Life is neither fair nor unfair; it just is. We have no more right to expect it to be perfect than we have to expect perfection in each other.

Instead, my husband says, life is a fabric, woven out of all our sorrows and delights. If we pulled out the threads we didn’t like, there would be nothing left but fuzz. The thought consoles us, but it never consoles us enough.

We are lucky, though: we have Mike’s wife, Max, and their two boys to love; memories to share; photographs to study and Mike’s two fine books to read and relish, over and over again. Although we can still hear his voice in Martyrs’ Day—his detailed, if unorthodox account of Desert Storm—and in Things Worth Fighting For—the posthumous collection of articles, columns and e-mails that Max pulled together a year after his death—it takes more than his books or his voice to give us the comfort we need.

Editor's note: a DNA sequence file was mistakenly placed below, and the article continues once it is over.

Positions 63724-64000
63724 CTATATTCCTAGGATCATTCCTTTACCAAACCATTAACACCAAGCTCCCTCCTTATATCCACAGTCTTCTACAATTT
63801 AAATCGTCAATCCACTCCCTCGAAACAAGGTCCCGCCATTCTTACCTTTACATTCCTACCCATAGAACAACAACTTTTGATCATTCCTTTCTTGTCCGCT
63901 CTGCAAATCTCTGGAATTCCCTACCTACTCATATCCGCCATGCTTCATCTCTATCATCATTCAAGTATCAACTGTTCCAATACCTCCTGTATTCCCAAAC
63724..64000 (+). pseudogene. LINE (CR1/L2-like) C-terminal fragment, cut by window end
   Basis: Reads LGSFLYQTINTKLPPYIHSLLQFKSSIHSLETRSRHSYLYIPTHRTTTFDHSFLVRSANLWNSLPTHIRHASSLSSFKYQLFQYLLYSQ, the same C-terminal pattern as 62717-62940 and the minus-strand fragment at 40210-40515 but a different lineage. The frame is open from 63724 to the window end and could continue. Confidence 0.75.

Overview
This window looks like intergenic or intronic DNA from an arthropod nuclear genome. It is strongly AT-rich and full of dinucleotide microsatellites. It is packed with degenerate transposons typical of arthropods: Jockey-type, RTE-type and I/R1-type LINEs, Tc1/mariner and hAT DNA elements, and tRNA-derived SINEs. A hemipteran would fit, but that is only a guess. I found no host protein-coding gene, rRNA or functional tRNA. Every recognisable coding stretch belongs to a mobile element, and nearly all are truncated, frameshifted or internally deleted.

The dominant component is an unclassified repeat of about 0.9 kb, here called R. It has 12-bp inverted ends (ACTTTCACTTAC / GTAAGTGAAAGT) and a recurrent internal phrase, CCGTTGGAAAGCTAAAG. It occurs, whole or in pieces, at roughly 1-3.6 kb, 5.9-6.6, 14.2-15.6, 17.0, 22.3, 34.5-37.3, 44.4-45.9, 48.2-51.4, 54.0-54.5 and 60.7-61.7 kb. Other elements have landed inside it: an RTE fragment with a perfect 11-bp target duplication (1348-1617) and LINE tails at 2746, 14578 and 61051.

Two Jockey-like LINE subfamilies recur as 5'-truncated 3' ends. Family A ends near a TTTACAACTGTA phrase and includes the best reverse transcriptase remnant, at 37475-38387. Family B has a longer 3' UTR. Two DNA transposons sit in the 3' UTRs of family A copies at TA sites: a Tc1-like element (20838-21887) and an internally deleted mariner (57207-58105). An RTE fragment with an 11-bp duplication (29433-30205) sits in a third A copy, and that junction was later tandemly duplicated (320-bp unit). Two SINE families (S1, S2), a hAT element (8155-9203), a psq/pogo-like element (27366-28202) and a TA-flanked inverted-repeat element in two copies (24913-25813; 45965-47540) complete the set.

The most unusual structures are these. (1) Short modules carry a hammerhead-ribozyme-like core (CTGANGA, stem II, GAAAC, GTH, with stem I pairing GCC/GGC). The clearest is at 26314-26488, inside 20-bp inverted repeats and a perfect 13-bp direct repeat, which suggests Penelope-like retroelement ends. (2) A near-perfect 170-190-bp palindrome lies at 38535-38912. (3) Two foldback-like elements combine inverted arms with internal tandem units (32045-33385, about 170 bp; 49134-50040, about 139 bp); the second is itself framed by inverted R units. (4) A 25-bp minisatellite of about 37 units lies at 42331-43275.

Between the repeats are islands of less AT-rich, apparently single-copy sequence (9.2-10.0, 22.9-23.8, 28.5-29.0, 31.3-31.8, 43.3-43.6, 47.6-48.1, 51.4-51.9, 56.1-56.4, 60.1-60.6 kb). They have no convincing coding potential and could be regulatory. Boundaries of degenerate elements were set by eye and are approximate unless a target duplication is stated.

Mike used to say, “Life goes on and life is good,” but his death has turned our lives, and many lives, upside down. Even though our own halcyon days are done, we are immensely grateful that our son gave so much joy to us and to others. And we hope that he will give it to us again someday, somehow, somewhere. For now, though, he lives in the land that was, and we are left alone.